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The Ol' String of Beads

Discussion in 'Antennas, Feedlines, Towers & Rotors' started by W2WDX, Sep 13, 2015.

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  1. W2WDX

    W2WDX Premium Subscriber QRZ Page

    Hi all,

    So I was toying around with little 2m loop antenna I have a bunch of and seeing how well it works up on the balcony of my apartment. I have 2 of the ubiquitous 48" military fiberglass masts stuck into one those "concrete poured into a plastic bucket" arrangements. I'm using about 75' of LMR-400. This antenna is one of those .25" diameter solid rod dipoles folded into a square with a gamma match. The "ends" of the dipole are open and facing each other with about .8" gap left to tune the end capacitance.

    So I'm tuning the thing and I notice the SWR was acting a bit oddly across the bandwidth. This is an antenna I am very familar with, (Mind you I'm one of those who do not put a lot of worry over SWR as a tuning method. It just tells me what's going on over the coax and not really the antenna).

    At first I thought it was the railing on the balcony affecting the antenna, but moving around the antenna to different locations didn't make any difference. So then it dawned on me. Since there is nothing on this antenna except a gamma match, was I getting a false reading on my Bird from common mode currents on the coax shield? So I rummaged around the shack knowing I had a bunch of 2" long Fair Rite #43 ferrite beads with .400 inner diameter which could be squeezed over the LMR-400.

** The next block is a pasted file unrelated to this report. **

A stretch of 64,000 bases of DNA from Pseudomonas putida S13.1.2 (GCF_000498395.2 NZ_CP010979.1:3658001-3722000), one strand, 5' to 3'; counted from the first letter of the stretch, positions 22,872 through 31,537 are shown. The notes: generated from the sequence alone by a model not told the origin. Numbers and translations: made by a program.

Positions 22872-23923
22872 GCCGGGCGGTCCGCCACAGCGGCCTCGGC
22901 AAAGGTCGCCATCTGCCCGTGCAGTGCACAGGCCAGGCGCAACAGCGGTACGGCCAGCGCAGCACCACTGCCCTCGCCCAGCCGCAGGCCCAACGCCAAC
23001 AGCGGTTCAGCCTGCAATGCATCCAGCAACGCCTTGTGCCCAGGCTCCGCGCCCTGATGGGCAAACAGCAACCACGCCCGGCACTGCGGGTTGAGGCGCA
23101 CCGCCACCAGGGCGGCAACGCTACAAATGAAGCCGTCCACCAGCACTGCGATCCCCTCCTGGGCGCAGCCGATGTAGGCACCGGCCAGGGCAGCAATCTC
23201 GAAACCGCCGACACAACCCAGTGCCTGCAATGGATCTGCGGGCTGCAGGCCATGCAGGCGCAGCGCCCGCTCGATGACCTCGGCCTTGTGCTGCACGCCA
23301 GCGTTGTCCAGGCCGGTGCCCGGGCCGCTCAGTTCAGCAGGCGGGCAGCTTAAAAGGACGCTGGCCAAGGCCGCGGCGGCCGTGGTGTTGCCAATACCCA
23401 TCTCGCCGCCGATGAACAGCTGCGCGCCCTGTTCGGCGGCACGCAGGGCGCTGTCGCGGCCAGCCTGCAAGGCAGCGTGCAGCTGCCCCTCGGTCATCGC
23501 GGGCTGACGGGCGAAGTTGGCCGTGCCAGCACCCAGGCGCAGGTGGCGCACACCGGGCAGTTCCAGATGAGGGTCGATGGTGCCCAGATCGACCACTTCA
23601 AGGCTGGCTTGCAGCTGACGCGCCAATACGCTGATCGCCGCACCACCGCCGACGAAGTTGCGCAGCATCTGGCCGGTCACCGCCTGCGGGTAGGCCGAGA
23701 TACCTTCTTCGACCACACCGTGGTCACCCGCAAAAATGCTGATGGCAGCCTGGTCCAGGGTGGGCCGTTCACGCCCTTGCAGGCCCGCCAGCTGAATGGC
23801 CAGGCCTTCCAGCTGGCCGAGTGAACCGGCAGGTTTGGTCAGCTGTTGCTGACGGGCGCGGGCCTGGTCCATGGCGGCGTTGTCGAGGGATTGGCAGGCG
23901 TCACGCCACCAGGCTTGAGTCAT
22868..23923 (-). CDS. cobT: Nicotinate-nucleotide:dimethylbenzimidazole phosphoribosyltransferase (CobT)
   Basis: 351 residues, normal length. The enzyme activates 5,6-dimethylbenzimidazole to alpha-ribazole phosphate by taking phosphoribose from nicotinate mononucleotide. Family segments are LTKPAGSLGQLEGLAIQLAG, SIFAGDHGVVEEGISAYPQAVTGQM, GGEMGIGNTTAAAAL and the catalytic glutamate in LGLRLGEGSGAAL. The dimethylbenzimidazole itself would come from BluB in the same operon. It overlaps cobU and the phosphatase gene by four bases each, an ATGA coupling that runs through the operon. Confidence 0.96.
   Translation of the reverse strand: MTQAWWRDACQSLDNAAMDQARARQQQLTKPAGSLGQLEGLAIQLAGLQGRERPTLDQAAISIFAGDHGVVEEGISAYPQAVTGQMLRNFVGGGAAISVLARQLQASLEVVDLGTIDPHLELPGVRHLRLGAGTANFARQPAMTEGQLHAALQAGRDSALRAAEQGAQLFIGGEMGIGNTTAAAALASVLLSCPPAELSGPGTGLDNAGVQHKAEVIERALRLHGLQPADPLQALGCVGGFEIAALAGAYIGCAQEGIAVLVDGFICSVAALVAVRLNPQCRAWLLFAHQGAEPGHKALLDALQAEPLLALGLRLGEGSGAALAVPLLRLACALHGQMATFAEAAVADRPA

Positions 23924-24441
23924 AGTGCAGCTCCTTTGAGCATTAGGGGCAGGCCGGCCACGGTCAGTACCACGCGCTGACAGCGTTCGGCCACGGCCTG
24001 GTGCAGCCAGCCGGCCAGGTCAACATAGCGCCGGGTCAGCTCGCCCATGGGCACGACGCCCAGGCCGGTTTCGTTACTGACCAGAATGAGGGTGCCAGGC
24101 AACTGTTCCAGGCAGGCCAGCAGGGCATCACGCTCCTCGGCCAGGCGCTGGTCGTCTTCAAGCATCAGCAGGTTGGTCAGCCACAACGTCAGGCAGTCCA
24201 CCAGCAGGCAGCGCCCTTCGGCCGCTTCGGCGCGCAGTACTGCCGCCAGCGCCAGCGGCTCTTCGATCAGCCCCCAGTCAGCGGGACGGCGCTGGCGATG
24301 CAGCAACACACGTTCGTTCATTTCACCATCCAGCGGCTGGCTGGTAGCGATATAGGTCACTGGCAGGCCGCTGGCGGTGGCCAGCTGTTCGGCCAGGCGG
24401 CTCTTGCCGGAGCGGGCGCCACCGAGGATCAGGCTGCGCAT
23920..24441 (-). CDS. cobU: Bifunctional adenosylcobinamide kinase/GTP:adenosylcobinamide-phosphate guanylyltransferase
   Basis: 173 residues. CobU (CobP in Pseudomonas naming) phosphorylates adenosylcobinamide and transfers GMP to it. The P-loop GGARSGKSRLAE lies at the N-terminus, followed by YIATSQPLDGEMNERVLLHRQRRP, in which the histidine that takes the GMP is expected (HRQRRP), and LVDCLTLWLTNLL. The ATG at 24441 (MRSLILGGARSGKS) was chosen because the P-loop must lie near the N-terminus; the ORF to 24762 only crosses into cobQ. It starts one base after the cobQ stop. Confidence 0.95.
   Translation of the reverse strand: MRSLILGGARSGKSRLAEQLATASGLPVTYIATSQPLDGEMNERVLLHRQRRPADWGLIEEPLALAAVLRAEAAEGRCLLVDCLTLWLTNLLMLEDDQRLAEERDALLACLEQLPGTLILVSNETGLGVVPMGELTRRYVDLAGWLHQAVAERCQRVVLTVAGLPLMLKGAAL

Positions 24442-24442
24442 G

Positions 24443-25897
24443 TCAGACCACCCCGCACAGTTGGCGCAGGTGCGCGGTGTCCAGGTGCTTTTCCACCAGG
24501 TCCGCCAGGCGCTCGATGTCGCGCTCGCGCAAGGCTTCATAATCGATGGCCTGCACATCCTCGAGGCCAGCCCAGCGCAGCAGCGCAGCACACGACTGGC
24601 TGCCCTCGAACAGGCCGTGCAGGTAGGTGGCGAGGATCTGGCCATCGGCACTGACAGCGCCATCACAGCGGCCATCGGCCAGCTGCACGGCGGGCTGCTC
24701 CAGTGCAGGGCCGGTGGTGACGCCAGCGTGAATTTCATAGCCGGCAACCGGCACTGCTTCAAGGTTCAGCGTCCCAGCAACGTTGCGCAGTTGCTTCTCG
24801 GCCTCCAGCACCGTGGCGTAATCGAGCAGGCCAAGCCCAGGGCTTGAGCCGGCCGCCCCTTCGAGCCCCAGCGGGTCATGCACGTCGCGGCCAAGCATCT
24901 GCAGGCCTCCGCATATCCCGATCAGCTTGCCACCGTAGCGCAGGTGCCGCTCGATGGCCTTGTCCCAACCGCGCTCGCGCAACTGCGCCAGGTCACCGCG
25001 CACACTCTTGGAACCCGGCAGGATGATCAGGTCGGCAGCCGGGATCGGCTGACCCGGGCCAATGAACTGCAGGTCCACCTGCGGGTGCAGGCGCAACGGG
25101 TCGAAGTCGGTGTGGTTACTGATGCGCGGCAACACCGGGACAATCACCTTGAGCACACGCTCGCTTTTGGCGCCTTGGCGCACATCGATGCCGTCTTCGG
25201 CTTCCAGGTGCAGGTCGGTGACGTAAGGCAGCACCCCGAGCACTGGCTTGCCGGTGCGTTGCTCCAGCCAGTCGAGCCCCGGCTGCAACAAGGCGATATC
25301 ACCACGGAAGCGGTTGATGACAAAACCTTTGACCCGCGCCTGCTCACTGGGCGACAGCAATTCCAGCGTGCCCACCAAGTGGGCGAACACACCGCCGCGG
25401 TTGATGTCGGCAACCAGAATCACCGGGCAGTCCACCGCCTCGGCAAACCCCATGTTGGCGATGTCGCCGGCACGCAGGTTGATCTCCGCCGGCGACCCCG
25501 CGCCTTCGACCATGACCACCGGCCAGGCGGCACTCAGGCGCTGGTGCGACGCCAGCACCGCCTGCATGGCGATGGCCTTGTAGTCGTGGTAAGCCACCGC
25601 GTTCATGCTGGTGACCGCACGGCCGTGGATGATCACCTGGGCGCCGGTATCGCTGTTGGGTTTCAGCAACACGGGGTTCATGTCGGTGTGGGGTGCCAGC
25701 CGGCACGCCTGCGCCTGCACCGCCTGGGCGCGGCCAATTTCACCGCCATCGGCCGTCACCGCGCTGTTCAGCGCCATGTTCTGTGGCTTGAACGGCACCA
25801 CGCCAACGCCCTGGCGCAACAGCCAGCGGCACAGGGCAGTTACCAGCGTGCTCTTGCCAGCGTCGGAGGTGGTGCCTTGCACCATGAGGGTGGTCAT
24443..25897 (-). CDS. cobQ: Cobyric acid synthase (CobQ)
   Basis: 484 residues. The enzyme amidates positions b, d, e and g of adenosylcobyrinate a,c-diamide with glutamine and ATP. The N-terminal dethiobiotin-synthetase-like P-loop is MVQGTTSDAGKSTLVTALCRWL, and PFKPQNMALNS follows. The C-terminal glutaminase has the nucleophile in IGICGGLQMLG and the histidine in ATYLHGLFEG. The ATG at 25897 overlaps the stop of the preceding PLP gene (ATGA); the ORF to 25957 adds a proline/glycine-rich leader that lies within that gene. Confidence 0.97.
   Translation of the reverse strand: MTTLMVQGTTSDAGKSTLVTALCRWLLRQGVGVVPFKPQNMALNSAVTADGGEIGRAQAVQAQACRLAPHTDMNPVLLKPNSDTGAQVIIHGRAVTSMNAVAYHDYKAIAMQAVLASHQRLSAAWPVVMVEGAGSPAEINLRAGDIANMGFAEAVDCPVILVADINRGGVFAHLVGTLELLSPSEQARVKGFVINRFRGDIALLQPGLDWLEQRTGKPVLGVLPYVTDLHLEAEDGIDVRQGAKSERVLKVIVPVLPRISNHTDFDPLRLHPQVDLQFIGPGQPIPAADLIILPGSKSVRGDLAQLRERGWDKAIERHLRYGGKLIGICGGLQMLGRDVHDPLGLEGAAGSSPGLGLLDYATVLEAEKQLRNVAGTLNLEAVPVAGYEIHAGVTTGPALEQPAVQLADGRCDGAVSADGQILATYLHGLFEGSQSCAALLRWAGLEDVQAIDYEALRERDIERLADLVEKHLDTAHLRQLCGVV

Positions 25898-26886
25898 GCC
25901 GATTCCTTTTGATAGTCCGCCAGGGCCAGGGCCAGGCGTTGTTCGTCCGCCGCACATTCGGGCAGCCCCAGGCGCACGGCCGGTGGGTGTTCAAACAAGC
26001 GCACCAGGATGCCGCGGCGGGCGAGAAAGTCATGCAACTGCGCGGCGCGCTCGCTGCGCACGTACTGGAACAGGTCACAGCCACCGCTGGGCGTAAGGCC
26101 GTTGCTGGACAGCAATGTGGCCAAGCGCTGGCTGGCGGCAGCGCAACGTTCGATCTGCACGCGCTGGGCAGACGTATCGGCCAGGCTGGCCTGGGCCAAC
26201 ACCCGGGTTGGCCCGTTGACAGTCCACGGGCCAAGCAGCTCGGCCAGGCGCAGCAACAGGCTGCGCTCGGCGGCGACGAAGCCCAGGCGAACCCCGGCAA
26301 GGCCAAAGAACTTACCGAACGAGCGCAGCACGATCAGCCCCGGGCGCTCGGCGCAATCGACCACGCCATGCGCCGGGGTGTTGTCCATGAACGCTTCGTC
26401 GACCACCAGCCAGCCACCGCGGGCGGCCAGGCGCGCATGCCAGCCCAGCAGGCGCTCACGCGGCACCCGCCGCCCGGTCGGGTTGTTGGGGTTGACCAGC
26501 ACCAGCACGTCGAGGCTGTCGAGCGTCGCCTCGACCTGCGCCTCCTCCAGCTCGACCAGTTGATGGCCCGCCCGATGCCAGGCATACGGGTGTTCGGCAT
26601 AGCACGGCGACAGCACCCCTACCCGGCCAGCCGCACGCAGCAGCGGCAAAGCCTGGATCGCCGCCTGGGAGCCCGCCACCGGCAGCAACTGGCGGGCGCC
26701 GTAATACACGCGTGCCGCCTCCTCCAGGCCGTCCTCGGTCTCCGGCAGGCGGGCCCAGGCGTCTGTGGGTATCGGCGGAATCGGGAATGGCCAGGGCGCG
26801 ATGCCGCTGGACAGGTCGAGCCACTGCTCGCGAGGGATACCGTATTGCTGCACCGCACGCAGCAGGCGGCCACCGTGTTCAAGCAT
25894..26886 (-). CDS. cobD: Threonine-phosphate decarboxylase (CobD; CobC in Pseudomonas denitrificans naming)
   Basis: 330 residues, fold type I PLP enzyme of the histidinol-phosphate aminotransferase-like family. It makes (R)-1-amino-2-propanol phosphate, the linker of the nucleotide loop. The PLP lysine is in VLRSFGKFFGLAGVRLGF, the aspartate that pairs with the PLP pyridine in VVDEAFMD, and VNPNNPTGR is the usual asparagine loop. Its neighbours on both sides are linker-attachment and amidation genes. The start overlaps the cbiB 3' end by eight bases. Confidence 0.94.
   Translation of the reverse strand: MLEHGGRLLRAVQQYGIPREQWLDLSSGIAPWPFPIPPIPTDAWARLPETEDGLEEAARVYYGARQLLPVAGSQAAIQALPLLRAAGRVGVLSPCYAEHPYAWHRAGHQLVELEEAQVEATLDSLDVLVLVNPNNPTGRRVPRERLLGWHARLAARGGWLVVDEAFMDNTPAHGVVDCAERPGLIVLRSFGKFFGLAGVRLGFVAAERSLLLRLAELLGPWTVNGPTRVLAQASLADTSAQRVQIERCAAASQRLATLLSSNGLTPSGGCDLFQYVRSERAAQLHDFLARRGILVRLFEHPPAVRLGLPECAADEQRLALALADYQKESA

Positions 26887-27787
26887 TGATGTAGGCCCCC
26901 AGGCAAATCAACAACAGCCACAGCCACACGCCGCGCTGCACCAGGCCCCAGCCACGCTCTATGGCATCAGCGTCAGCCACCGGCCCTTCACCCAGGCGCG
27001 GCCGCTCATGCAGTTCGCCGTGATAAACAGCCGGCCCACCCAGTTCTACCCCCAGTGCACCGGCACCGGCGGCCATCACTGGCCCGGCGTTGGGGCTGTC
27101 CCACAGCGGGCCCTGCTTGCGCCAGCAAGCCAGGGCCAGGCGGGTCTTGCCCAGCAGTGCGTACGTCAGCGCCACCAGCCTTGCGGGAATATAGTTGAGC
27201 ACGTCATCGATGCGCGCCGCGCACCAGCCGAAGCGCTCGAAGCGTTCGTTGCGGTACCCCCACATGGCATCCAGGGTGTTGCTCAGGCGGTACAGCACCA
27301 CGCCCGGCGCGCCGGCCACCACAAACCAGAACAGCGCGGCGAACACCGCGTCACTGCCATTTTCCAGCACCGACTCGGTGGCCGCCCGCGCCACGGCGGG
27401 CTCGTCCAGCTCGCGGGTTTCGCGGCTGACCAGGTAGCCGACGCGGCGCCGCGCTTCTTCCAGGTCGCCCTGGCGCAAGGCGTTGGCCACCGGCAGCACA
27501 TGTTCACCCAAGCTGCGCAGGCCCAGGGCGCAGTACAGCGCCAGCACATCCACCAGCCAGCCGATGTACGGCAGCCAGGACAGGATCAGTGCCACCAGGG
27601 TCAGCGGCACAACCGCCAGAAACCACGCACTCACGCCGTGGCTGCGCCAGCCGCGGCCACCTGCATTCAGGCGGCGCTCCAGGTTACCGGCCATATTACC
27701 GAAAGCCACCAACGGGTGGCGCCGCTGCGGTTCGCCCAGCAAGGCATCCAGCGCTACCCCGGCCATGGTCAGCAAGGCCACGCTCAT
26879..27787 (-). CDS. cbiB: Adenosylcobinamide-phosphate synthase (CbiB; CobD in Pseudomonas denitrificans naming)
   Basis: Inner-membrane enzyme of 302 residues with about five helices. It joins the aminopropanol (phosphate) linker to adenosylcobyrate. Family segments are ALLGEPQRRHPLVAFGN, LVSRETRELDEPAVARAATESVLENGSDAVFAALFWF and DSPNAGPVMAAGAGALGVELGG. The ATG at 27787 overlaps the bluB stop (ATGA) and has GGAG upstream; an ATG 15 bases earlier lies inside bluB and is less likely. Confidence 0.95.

After cutting a piece of coax and putting on about 8 of these and attaching the coax connectors I had a little String of Beads common mode choke with about 2400 ohms of choking impedance at 2m. That should be sufficient to not only remove any radiation pattern affects, but should also choke off any common mode current flowing on the coax. I went back in the shack and sure enough the SWR curve was now proper for this antenna.

    So that tells me one thing, SWR is generally only useful for seeing what's happening on the coax. It doesn't really have any meaning for how well the antenna is radiating. Nor does it create any significant losses, even at high ratios. Besides, RF is dumb. If you do have a high SWR on the coax, where does the reflected power go? It's gets radiated by the antenna, assuming the antenna is an efficient radiator in the first place. Or, as in this case, the coax shield.

    So I made a few and stuck them in various places on the line; after the amplifier, after the Bird meter, etc. Good thing is I stopped hearing myself coming over my crappy Chinese made computer speakers. And probably so did my neighbors. Hehe.

    73

    John, W2WDX
     
    Last edited: Sep 13, 2015
    KK4YWN, KJ4VTH and KC4JXH like this.
  2. KK4YWN

    KK4YWN Ham Member QRZ Page

    I have a "low noise" yagi for 2m. Since constructing it, I've always been a big fan of "low noise" yagis.

    But, I did not install the t80-0 toroid mentioned in the instructions. I had it, I just never installed it (I ordered 20 of them and they didn't arrive soon enough. I installed the antenna because waiting sucks).

    Last week I took the antenna down and installed the toroid. I'm so happy I did. I was happy with the antenna when I first put it up, but its a much quieter antenna now.

    Imagine what my old antenna was like.

    Yeah common mode currents just suck.
     

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